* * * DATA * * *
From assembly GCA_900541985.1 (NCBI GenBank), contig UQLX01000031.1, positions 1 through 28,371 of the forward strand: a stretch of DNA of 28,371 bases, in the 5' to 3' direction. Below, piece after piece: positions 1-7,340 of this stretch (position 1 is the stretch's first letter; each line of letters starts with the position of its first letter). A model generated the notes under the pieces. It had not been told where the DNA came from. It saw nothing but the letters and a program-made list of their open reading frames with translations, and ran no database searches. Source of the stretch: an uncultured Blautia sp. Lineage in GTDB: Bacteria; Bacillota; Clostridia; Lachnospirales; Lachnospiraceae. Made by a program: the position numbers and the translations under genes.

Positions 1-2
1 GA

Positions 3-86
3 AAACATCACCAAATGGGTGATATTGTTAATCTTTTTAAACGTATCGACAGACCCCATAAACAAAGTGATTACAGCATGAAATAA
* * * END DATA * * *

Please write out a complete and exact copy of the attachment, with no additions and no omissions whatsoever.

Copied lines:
From assembly GCA_900541985.1 (NCBI GenBank), contig UQLX01000031.1, positions 1 through 28,371 of the forward strand: a stretch of DNA of 28,371 bases, in the 5' to 3' direction. Below, piece after piece: positions 1-7,340 of this stretch (position 1 is the stretch's first letter; each line of letters starts with the position of its first letter). A model generated the notes under the pieces. It had not been told where the DNA came from. It saw nothing but the letters and a program-made list of their open reading frames with translations, and ran no database searches. Source of the stretch: an uncultured Blautia sp. Lineage in GTDB: Bacteria; Bacillota; Clostridia; Lachnospirales; Lachnospiraceae. Made by a program: the position numbers and the translations under genes.

Positions 1-2
1 GA

Positions 3-86
3 AAACATCACCAAATGGGTGATATTGTTAATCTTTTTAAACGTATCGACAGACCCCATAAACAAAGTGATTACAGCATGAAATAA